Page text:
“We are strong believers that in order to have a successful present and future, they need stable mental health,” Buckley says. “With the boys’ consent, we have around five to six of them in one-on-one therapy to help overcome their trauma and learn coping mechanisms.
“… We have seen amazing responses to the therapy. But as you can imagine, there are some weeks that are harder than others. These boys are such hard workers, and the therapists we work with are incredible. So, even with the harder sessions, we see great growth and great hope for the future.”
An issue facing the young men that neither of the women anticipated is the “street kid” stigma.
“The general idea of the boys is that they are drug addicts or thieves or ‘bad kids’—and photos are posted of them online, just ingraining the idea of these beliefs of the boys,” Buckley says. “We are all working to end the stigma—both within the community, school, online and within talks with the boys, reminding them of their worth and dignity. They are all so much more than the circumstance in which they live[d].”
Vicent Walusimbi, 23, works as an “uncle” to the boys at the home. He’s experienced many hardships in his own life, allowing him to relate on a personal level to their circumstances.
Walusimbi ran away from home at age 10 because of abuse. He lived on the streets for seven years, but was chosen by another charitable organization (LOT 2545) to be trained as a mechanic. He joined Streets to Success in fall 2018.
“My dream was to be a social worker, but it didn’t happen. So, when I heard about Streets to Success Foundation, I offered my time as a volunteer,” Walusimbi explains. “After some time … working with the boys and getting to know them and the other staff, we formed a good relationship, and I was asked to stay and become an ‘uncle.’ I enjoy counseling the boys on similar issues I had during my own sponsorship.”
In Their Own Words
It’s difficult not to be compelled to help after hearing these boys’ stories. Titus, 17, says he ended up on the street due to abuse by his parents, who told him they didn’t want him. He says that having a sponsorship means that he now has a new “family.” “I decided to go back to school,” Titus says, “because I’m still young, and I have a chance to get more knowledge and skills so that I can live a successful future.”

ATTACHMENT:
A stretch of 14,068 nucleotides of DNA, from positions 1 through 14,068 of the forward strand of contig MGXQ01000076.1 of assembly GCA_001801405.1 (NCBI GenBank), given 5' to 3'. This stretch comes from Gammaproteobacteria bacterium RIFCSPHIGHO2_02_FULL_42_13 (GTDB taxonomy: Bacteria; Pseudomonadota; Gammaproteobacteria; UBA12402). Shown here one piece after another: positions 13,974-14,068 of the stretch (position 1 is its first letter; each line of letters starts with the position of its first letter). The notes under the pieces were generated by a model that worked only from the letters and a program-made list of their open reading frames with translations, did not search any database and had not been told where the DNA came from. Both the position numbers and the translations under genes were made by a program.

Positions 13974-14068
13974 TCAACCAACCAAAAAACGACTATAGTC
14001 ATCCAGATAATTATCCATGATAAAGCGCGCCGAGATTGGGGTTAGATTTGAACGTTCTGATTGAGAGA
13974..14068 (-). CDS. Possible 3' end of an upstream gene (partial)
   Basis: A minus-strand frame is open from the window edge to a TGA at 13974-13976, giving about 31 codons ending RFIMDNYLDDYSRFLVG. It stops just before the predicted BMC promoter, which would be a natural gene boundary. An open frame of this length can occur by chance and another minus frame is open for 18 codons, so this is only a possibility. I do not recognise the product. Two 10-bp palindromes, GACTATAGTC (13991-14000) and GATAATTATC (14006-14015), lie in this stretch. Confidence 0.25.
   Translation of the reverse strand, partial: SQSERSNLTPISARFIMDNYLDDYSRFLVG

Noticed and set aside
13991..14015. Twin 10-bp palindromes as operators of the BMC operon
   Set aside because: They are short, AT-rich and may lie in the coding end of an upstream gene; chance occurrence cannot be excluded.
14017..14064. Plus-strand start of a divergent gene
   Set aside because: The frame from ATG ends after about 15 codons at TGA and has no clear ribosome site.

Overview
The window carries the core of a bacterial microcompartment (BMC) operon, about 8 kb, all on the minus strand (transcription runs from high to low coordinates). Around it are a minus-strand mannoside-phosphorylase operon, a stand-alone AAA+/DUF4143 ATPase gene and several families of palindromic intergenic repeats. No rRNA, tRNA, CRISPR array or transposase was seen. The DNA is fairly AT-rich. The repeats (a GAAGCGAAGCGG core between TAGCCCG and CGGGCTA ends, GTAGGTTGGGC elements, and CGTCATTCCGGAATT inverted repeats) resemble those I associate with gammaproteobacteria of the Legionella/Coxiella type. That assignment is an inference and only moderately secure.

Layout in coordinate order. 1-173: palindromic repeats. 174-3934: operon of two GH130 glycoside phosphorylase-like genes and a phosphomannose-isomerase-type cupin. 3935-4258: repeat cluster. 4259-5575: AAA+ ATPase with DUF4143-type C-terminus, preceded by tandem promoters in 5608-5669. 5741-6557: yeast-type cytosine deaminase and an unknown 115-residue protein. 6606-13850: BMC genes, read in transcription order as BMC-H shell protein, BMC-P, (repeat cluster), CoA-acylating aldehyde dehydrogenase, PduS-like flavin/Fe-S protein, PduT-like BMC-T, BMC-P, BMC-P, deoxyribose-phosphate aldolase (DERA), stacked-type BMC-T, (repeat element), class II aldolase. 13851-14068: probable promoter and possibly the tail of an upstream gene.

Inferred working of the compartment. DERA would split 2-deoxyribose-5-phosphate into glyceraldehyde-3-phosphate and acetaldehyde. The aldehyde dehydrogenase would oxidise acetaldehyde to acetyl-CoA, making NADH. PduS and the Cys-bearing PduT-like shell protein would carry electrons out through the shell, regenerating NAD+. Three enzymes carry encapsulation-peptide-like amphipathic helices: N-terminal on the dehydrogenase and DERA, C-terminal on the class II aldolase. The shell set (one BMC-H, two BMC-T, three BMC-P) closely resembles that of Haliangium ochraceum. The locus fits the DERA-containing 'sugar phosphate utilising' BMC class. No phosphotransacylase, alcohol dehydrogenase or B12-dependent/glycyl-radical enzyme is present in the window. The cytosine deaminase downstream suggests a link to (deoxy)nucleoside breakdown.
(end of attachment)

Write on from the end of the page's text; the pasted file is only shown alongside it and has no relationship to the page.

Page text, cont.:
Arthur, also 17, lived on the street for two years before finding Streets to Success. His aspiration is to become a lawyer. He met the Streets to Success “aunties” at an outreach event and voiced his desire to leave the slums.
Both Fad, 15, and Emmanuel, 17, also left home due to abuse, neglect and not being able to go to school. Both say they want to give back by helping other children forced to survive on the streets. “But first, I need to go to school,” Fad says.
Brigandi firmly believes that everyone—no matter their gender, age, race, societal status or other factors—deserves dignity, respect and access to basic necessities like food, clean water, medical care and education. She adds that helping these boys is a two-way street, saying the inspiration she gets from them (and everyone involved in Streets to Success Foundation) is immeasurable.
“These boys bring so much joy and unconditional love to our lives,” Brigandi says. “We are so honored that, with the aid of a sponsor, we can be the liaison for the boys and their education. These boys are such hard workers. They are smart, creative, well-rounded people, and they all deserve the access to an education tailored to them and their needs.”
And sponsorship of a boy, she says, may add deep new meaning to the sponsor’s life, too.
“Sponsoring a boy can be a life-changing event for not only the boy, but for the sponsor as well,” she says. “It’s an incredibly beneficial opportunity for both the sponsor and sponsee (sic) to create this friendship and sponsorship bond.”
How to Help
If you’re interested in assisting the Streets to Success Foundation, consider sponsoring a child, making a donation, buying merchandise such as T-shirts, tote bags or stickers available through the organization’s Instagram page, or sharing information about the foundation on social media. Learn more at streets-to-success.org.